Rheumatoid arthritis is associated with scleritis, scleromalacia perforans and corneal melt. Traditionally it was assumed that the cornea was an immunologically privileged site due to paucity of blood vessels and lymphatics. However, it is now thought that immune cells may in fact pass between the eye and the systemic vascular and lymphatic circulations but, through a process of apoptosis, become inactivated. Griffith and colleagues .demonstrated that the apoptosis-inducing cell membrane molecule Fas ligand is expressed on multiple ocular cells, including the corneal epithelium and endothelium. Inflammatory cells such as neutrophils and activated T cells are especially vulnerable to apoptosis induced by Fas ligand expressed on ocular cells. Approximately 50% of the corneal grafts from donor mouse strains that expressed functional Fas ligand on the corneal epithelium and endothelium, experienced long-term survival. By contrast, rejection occurred in 89–100% of the corneal grafts prepared from mutant mice that failed to express functional Fas ligand. Thus, Fas ligand creates a functional blockade of the efferent arm of the immune response.
As far as the uveal tract is concerned, there are two animal models that may have relevance to uveitis seen in the human. Endotoxin-induced uveitis was described by Rosenbaum et al. who showed that injection of lipopolysaccharide into the footpad of rats induced an acute anterior uveitis, the cellular infiltrate being mainly neutrophils. In experimental autoimmune uveoretinitis retinal antigens were injected into rats. The inflammation occurred in the posterior uveal tract and the dominant cell type was a CD4 lymphocyte.
The treatment of inflammatory eye disease is at present somewhat controversial. With respect to peripheral ulcerative keratitis (corneal melt), the treatment of choice would appear to be cyclophosphamide given intravenously, on the basis that this probably represents a form of vasculitis .
The use of TNF-α-blocking therapy in the treatment of uveitis is at present a controversial area In a recent trial of infliximab therapy in refractory uveitis, of 31 enrolled subjects 28 reached 10 weeks in the study. At the initial end-point for assessing efficacy, 18 reached 1 yr and five reached the 2-yr end-point. At these time points 22/28, 9/18 and 1/5 were characterized by treatment successes. However, there was a high frequency of adverse events, with three cases of drug-induced lupus, one neoplasm, three thromboembolic side-effects, one case of congestive heart failure and one infectious complication. Thirteen of the 18 patients who reached 1 yr of the study developed positive ANA, but this did not correlate with treatment efficacy or toxicity. Several published observations have suggested that etanercept, in spite of its efficacy in treating arthritis, may actually induce attacks of uveitis in patients who have not previously experienced such episodes. In a retrospective study of 16 patients with a variety of inflammatory eye and joint diseases, there was a universal benefit from TNF inhibition for the joint disease, but only a 38% response rate for the associated uveitis or scleritis, and in five patients ocular inflammation began only after etanercept therapy was started. However, Rosenbaum reported that three randomized studies on the effect of etanercept for ankylosing spondylitis provided reassuring data. However, more recently a report has indicated that in the context of juvenile chronic arthritis the use of etanercept was associated with an increase in relapse rates and first attacks of uveitis in children treated with it]. In a case report by Taban, a patient treated with etanercept for ankylosing spondylitis and bilateral anterior uveitis exhibited acute exacerbation of uveitis that were temporally related to etanercept injections .A recent report of 18 patients treated with anti-TNF therapy using both infliximab and etanercept showed that 13 out of 15 patients treated with infliximab had either complete or partial control of ocular inflammation, whereas all seven patients treated with etanercept failed therapy and five of these were changed to infliximab therapy; four of these achieved either complete or partial response after initiation of infliximab treatment .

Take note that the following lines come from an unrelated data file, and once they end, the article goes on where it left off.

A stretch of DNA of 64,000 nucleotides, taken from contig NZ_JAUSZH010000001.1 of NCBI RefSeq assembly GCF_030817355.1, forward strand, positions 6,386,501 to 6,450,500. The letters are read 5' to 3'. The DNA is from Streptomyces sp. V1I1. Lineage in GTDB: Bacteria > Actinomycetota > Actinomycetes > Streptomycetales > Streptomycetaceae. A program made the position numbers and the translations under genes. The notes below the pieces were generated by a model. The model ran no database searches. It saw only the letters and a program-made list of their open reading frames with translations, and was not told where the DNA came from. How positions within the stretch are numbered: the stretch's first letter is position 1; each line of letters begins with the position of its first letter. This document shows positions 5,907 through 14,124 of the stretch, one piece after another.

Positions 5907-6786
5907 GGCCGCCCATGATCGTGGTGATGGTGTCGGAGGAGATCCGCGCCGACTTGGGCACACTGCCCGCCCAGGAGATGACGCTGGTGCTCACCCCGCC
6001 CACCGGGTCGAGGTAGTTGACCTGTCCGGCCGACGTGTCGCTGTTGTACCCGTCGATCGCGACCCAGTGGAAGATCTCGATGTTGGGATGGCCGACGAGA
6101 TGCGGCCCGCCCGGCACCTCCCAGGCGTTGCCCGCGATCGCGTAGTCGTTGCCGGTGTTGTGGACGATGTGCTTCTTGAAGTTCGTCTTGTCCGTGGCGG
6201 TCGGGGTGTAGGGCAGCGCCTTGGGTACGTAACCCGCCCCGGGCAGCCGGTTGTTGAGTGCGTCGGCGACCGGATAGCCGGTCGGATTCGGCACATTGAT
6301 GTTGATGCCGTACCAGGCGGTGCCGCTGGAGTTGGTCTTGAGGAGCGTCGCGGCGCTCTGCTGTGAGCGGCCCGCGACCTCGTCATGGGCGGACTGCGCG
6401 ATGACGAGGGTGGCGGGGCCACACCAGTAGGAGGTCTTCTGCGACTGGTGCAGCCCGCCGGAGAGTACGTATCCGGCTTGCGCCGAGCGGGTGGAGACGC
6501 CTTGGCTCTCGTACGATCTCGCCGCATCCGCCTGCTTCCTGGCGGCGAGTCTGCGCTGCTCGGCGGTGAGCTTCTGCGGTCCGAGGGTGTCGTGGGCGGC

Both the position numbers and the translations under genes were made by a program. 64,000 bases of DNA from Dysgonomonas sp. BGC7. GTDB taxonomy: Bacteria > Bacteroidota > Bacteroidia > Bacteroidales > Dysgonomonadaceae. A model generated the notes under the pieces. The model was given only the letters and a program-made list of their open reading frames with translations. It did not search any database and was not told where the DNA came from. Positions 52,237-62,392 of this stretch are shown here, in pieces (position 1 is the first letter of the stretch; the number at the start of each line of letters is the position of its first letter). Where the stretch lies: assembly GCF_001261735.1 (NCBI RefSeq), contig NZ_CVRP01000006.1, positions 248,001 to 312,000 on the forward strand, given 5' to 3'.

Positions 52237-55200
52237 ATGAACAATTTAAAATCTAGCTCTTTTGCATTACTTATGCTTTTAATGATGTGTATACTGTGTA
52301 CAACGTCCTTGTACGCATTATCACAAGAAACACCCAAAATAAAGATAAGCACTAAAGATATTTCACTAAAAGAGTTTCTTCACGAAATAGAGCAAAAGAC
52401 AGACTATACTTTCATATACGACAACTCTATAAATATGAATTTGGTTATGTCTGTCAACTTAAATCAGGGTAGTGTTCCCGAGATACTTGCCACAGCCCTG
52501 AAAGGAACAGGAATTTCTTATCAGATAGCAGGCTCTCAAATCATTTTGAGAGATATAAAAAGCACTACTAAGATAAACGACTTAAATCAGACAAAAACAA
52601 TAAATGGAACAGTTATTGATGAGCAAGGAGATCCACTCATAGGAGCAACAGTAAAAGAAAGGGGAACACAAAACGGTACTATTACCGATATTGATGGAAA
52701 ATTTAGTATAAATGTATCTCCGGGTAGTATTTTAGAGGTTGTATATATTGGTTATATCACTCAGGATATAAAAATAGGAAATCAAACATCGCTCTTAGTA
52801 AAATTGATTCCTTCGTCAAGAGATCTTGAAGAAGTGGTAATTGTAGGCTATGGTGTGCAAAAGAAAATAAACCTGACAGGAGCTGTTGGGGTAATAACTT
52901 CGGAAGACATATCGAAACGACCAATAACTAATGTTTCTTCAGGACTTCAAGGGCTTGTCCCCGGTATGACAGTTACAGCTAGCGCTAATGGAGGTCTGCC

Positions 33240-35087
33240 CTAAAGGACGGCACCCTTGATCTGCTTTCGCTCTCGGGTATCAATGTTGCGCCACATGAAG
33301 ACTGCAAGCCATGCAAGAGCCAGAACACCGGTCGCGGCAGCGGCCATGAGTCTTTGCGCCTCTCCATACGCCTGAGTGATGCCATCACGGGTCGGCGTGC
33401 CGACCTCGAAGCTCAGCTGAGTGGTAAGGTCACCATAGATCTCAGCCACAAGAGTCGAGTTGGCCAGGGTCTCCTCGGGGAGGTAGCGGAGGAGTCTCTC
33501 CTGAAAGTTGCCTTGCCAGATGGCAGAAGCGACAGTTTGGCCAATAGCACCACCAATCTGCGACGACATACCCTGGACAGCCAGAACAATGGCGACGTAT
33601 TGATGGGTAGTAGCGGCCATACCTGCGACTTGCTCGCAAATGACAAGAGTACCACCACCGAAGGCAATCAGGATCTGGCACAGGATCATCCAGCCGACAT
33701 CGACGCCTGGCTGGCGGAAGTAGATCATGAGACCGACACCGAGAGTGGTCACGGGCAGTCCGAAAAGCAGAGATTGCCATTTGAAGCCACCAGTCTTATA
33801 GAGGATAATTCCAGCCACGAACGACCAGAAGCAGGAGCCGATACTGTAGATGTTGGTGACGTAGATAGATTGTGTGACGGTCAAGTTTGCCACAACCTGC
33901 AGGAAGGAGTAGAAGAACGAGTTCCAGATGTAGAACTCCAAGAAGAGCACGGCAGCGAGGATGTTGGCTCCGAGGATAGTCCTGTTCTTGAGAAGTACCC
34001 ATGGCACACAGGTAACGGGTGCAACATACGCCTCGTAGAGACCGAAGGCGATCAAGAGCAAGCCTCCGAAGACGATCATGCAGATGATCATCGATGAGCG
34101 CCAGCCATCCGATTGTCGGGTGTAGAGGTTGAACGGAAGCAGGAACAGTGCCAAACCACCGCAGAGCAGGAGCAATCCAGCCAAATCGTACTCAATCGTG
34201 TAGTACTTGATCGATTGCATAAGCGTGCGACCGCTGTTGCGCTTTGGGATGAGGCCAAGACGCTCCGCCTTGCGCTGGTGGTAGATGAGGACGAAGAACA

In conclusion the jury is still out regarding the benefits and toxicity of different TNF-α-blockers in relation to inflammatory eye disease. It is of interest that in the endotoxin-induced uveitis model, mice treated with TNF-α antibody demonstrated an exacerbation of uveitis .Furthermore, the inflammation proceeded despite the genetic deletion of TNF-α receptors . This probably represents a neutrophil-mediated inflammatory process in comparison with the favourable effect of TNF inhibition in a T-cell mediated model of uveitis .The differential effects of infliximab versus etanercept may lie in the fact that infliximab induces cell lysis after binding to TNF-α and induces apoptosis of T lymphocytes .whereas etanercept neutralizes lymphotoxin-α. This may explain why infliximab and not etanercept is beneficial in the treatment of Crohn’s disease, but in the case of arthritis in JCA etanercept may be the drug of choice.